As an aspiring mathematician, I was very excited to be participating in my first-ever mathematical conference at the Statistical and Applied Mathematical Sciences Institute (SAMSI). The two-day Optimization Undergraduate Workshop took place from February 27-28 in Durham, N.C. The workshop was part of SAMSI’s education and outreach initiative and included approximately 40 students from across the United States. The students convened to learn more about cutting edge research topics relating to optimization methods for large-scale statistical analysis.
A Busy Day…
After having a hearty breakfast at the hotel, we were whisked away to SAMSI where we began our day with an introduction from the Deputy Director, Sujit Ghosh. This was closely followed by a hands-on R tutorial, led by Paul Brooks, an Associate Professor at Virginia Commonwealth University. He began his talk with an exercise in finding the optimal point in a real coordinate space. He also thoughtfully carved out some time at the end of his lecture to provide insight and guidance to those of us considering graduate school.
“My brief time at SAMSI was a whirl-wind experience packed to the brim with fascinating lectures and engaging workshops.”
Fueled up with tea and coffee during the break, we delved back into more optimization, this time as it relates to Bayesian Linear Inverse problems. Professor Alen Alexanderian of North Carolina State University explained how inverse problems, governed by PDE’s, can allow us to determine A-optimal sensor placement when the starting conditions are unknown.
As someone with a budding interest in computer science, but a limited knowledge of programming, I was very excited to partake in a workshop that taught us the Fundamentals of Scientific Python. Ahmed Attia, a SAMSI Postdoc, walked us through the basics of the Python language as well as the implementation of various tools/functions available through the NumPy package. This segued into a lecture series on the subject of Neural Networks and Optimization in Data Analysis given by Peter Diao and Sercan Yildiz, who are both also Postdocs at SAMSI. Machine learning is proving to be a popular research area, so it was great to be exposed to this rapidly growing field in mathematics and computer science. The program coordinators were extremely thoughtful in the inclusion of a career panel to wrap up the day. Applying for graduate school is often a daunting process so I welcomed the panel discussion on career opportunities, as we got to hear about ‘tips and tricks’ from graduate school application veterans – the SAMSI Postdocs and Graduate Fellows helping to run the program.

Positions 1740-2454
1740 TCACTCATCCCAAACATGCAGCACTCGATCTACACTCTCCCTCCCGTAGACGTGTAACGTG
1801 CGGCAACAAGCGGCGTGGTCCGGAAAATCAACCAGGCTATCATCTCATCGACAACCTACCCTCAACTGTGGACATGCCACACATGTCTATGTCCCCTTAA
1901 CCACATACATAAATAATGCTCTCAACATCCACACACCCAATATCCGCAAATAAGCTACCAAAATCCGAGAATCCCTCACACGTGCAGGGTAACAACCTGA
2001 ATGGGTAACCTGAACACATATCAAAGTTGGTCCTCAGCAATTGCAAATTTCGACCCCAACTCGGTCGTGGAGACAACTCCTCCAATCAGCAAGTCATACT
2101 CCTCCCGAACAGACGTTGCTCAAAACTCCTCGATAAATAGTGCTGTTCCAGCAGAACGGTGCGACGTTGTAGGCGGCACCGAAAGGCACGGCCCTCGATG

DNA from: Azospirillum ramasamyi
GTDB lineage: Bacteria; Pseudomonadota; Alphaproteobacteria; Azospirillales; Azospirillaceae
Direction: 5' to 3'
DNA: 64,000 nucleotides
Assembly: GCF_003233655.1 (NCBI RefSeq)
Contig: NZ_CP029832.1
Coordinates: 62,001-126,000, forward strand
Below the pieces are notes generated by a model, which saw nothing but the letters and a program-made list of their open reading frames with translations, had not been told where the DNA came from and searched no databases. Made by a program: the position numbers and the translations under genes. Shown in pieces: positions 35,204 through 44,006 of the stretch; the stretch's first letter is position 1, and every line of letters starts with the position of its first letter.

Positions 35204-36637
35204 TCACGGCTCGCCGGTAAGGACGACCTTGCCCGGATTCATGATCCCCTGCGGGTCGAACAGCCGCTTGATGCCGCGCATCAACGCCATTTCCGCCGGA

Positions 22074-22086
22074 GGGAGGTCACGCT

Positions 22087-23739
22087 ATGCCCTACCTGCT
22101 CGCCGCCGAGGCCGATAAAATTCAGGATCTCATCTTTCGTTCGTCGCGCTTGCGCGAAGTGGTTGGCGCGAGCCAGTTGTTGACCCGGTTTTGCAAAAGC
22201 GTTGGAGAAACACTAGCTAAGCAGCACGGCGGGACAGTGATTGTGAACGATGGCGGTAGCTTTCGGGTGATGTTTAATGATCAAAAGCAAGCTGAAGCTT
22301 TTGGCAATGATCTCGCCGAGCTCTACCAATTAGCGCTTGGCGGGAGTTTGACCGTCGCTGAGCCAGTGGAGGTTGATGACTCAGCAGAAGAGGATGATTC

The Wrap Up…
Day two was quite a different change of pace. On Tuesday we got the chance to visit the SAS Institute campus in Cary, N.C. During our time there, we heard various presentations on current research being done in optimization from Manoj Chari, Yan Xu, and the other members of the Numerical Optimization team at SAS. I am not sure whether I would ultimately like to conduct research in an academic setting or an industry setting, so I found the exposure to both work environments very instructive.
My brief time at SAMSI was a whirl-wind experience packed to the brim with fascinating lectures and engaging workshops. It also proved to be a wonderful opportunity for not only learning about optimization methods, but also for networking with individuals at all academic stages – from fellow undergraduates to graduate students to associate professors. Needless to say, the experience at SAMSI exceeded my high-expectations and instilled in me a new-found excitement about my pursuit of mathematics upon returning back to my home institution!